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November 23, 2010
Joan Nathan to Discuss Jewish Cooking in France on Dec. 13
Joan Nathan, whose name is synonymous with Jewish cooking around the world, will discuss her latest book, "Quiches, Kugels and Couscous: My Search for Jewish Cooking in France," at the Library of Congress at noon on Monday, Dec. 13. The event will be held in the Mary Pickford Theater, located on the third floor of the Library’s James Madison Building at 101 First Street S.E., Washington, D.C.
Sponsored jointly by the Library’s Hebraic Section of the African and Middle Eastern division; the European Division and Science Technology and Business Division, the event is free and open to the public but seating is limited. Copies of the book will be available for sale and signing following the talk.
Based on Nathan’s rich personal experiences in France and augmented with material from the incomparable resources of the Library of Congress, "Quiches, Kugels and Couscous" presents a variety of culinary experiences that embody the migratory paths of the Jewish people and their acculturation over time. With its entertaining and multilayered approach that Nathan’s readers have come to expect, the book also provides a well-researched and fascinating look at 2,000 years of Jewish history in France. Nathan applies her culinary detective skills to sniffing out the Jewish influence on French cuisine, and vice versa, and takes readers on a journey that ranges from Alsatian pot-au-feu to Moroccan adafina (French and Moroccan meat stews).
Perhaps best-known for her PBS television series, "Jewish Cooking in America with Joan Nathan," Nathan is the award-winning author of 10 cookbooks. She is a regular contributor to The New York Times Food Arts Magazine and Tablet Magazine, among other publications. Her book "Jewish Cooking in America" (1995) won both the James Beard Award and the IACP/Julia Child Cookbook of the Year Award. "The New American Cooking" (2005) won the James Beard and IACP Awards as best American cookbook published that year.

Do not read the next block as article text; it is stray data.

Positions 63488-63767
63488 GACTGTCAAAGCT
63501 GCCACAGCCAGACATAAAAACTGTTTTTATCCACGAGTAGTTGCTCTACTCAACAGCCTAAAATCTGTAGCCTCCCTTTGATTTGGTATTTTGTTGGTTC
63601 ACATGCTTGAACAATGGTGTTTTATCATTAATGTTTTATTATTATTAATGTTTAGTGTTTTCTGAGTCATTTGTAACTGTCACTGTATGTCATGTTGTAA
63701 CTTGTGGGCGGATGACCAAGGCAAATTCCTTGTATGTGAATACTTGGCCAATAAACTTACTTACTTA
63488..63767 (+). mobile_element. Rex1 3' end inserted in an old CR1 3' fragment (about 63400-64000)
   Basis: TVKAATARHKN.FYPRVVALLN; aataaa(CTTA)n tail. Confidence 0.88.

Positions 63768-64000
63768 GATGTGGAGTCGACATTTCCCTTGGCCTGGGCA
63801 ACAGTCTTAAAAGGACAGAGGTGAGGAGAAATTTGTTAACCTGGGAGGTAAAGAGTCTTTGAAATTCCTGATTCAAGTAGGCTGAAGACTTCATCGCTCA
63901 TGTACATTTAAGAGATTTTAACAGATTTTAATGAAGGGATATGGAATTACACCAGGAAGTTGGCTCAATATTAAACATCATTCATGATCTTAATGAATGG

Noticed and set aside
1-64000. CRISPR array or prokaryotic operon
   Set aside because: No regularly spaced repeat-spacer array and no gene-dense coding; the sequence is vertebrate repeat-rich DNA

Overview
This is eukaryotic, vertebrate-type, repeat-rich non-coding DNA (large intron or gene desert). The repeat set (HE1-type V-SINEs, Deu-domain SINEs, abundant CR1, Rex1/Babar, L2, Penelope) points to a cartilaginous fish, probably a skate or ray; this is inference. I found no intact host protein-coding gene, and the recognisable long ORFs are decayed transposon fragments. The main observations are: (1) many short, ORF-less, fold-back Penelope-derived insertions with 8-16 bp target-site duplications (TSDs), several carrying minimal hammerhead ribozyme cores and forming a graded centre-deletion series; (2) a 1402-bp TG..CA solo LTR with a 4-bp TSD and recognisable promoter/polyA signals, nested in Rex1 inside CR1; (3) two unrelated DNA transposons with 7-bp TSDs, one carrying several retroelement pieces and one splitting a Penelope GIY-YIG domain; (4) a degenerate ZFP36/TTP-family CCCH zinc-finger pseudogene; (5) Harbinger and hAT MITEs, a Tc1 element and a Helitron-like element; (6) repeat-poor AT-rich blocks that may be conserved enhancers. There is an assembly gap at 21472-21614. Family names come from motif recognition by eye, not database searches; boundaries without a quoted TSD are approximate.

Nathan’s other books include "Foods of Israel Today," "Joan Nathan's Jewish Holiday Cookbook," "The Jewish Holiday Baker," "The Jewish Holiday Kitchen," "The Children’s Jewish Holiday Kitchen" and "The Flavor of Jerusalem."
Founded in 1800, the Library of Congress is the nation’s oldest federal cultural institution. The Library seeks to spark imagination and creativity and to further human understanding and wisdom by providing access to knowledge through its magnificent collections, programs and exhibitions. Many of the Library’s rich resources can be accessed through its website at www.loc.gov and via interactive exhibitions on a personalized website at myLOC.gov.
Dating from the 15th century to the present, the Library’s holdings on cookery are extensive. Housed in the Rare Book and Special Collections Division and in the General Collections are cookbooks and related materials in many languages, genres and formats, which are used daily by culinary and social historians, chefs, material scientists and those chronicling the customs and cuisines of peoples throughout the world. Items in the John Boyd Thacher, Katherine Golden Bitting, Elizabeth Robins Pennell and Marian S. Carson collections range from the first printed cookbook (Venice, 1475) to the 19th-century classic "The American Woman’s Home" (1869) by Catharine E. Beecher and Harriet Beecher Stowe.
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